If Italia 90 is remembered in England as Gazza’s tournament, there are high hopes that Brazil 2014 will go down in history as ‘Wazza’s.’

Wayne Rooney, as he is better known, has already surpassed the achievements of the talented maverick Paul Gascoigne in all ways bar one – he has yet to light up a FIFA World Cup™ with his talent. The signs are that this could be the year for the 28-year-old Liverpudlian, who was England’s top scorer with seven goals in qualifying.

It is now over a decade since Rooney burst on to the scene, thrilling the fans of his boyhood favourites Everton with his prodigious gifts. He was 16 but could do just about anything with his strength, pace, vision and dribbling ability. His first Premier League goal summed up his ‘let-me-at-’em’ attitude: a thumping 30-yard last-minute strike that ended champions Arsenal’s 30-game unbeaten run.

Rooney soon became his country’s youngest player when making his senior debut at 17 years and 111 days in a February 2003 friendly against Australia. He made international football look like child’s play, becoming England’s youngest scorer with a goal in a UEFA EURO 2004 qualifier against FYR Macedonia seven months later.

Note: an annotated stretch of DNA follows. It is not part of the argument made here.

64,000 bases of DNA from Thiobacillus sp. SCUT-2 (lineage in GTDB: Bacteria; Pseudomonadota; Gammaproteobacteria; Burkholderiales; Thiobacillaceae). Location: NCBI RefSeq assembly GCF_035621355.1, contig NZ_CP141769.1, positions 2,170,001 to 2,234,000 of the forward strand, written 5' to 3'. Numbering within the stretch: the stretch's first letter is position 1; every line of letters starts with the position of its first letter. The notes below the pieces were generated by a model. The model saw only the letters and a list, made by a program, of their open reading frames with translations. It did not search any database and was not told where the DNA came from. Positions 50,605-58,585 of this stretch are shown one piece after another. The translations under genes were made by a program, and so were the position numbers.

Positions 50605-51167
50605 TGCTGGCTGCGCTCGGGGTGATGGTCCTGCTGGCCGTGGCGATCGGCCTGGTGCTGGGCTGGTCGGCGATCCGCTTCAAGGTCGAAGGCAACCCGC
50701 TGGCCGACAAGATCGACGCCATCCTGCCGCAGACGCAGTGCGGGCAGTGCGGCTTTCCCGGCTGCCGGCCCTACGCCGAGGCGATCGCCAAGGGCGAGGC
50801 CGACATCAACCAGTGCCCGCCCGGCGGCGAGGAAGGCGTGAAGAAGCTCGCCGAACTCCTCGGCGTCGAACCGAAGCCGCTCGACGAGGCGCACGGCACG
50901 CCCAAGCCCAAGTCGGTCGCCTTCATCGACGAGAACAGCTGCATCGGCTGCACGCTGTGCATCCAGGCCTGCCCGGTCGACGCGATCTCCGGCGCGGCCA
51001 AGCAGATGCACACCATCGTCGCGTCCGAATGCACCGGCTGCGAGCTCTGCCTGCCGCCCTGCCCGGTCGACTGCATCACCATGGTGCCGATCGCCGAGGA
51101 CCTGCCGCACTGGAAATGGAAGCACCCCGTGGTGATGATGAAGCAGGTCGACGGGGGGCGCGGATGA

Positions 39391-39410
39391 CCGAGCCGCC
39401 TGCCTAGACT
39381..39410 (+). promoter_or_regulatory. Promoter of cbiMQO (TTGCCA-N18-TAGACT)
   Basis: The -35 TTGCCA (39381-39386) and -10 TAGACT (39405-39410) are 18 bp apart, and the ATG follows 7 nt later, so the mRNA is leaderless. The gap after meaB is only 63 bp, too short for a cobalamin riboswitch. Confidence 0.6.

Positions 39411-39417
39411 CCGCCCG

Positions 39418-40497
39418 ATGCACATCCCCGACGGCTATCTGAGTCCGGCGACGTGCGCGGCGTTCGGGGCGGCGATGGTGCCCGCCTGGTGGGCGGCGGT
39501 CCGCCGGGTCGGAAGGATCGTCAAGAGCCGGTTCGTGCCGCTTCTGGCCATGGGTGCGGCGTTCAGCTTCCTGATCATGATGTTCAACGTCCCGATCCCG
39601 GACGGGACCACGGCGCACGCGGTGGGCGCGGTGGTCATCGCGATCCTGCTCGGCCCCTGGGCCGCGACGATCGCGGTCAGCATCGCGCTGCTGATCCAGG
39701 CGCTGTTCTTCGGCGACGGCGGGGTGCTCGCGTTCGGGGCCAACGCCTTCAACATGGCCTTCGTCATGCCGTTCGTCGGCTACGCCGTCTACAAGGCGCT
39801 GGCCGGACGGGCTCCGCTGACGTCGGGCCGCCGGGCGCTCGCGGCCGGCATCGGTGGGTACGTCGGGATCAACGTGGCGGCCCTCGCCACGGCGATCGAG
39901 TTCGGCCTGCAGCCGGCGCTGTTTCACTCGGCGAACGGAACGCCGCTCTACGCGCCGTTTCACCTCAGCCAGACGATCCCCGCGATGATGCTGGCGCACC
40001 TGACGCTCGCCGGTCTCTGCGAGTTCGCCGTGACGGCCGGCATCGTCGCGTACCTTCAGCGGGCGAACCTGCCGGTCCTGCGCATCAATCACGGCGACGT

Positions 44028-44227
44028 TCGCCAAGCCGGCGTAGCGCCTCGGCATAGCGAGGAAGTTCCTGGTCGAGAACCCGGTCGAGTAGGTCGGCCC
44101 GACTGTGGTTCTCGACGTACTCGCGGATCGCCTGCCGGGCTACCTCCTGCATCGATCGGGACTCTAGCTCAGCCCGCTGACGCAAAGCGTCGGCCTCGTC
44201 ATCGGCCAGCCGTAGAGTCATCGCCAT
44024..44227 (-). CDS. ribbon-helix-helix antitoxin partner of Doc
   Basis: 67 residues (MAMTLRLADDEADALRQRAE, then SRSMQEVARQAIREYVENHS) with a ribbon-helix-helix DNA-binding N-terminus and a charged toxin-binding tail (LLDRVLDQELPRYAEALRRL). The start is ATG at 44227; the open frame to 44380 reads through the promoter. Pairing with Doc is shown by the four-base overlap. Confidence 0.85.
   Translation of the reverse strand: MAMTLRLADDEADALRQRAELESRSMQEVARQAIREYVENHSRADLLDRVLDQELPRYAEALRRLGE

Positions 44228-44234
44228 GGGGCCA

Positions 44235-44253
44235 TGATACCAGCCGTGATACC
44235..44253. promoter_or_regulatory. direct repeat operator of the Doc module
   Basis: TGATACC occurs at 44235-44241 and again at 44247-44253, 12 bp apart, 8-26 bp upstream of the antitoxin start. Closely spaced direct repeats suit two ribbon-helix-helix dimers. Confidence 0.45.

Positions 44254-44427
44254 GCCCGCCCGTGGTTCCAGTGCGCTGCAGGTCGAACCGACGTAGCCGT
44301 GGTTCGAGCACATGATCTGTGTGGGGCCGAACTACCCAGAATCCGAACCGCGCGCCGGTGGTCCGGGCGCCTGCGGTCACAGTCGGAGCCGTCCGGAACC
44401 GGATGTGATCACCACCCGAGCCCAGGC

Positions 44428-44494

Utterly fearless, the 18-year-old Rooney took Europe by storm when unleashed at the ensuing finals in Portugal. He registered four goals and might have inflicted more damage but for the fractured metatarsal he sustained with England leading Portugal in a quarter-final they eventually lost on penalties.

By the time Rooney had recovered, he was a Manchester United player following his August 2004 switch to Old Trafford for a £27m fee. He rose to the occasion once more on his United debut, hitting a hat-trick against Fenerbahce in the UEFA Champions League. His talent was without question yet there were doubts over his temperament and they resurfaced to unhappy effect at the FIFA World Cup in Germany.

Rooney had rushed back from another metatarsal injury to take his place in England’s squad but he was not at his best and another quarter-final against Portugal ended prematurely for him – albeit this time with a red card for stamping on Ricardo Carvalho. Four years on from Gelsenkirchen, Rooney had a forgettable tournament in South Africa, failing to score and criticising England fans who booed the team off against Algeria.

He captained England for the first time in a Doha friendly against Brazil and is now England’s all-time scorer in competitive internationals. At Manchester United he has won five Premier League titles, the UEFA Champions League and the FIFA Club World Cup.

For all his star quality, he still works tirelessly for his team and no defence will look forward to facing him in Brazil.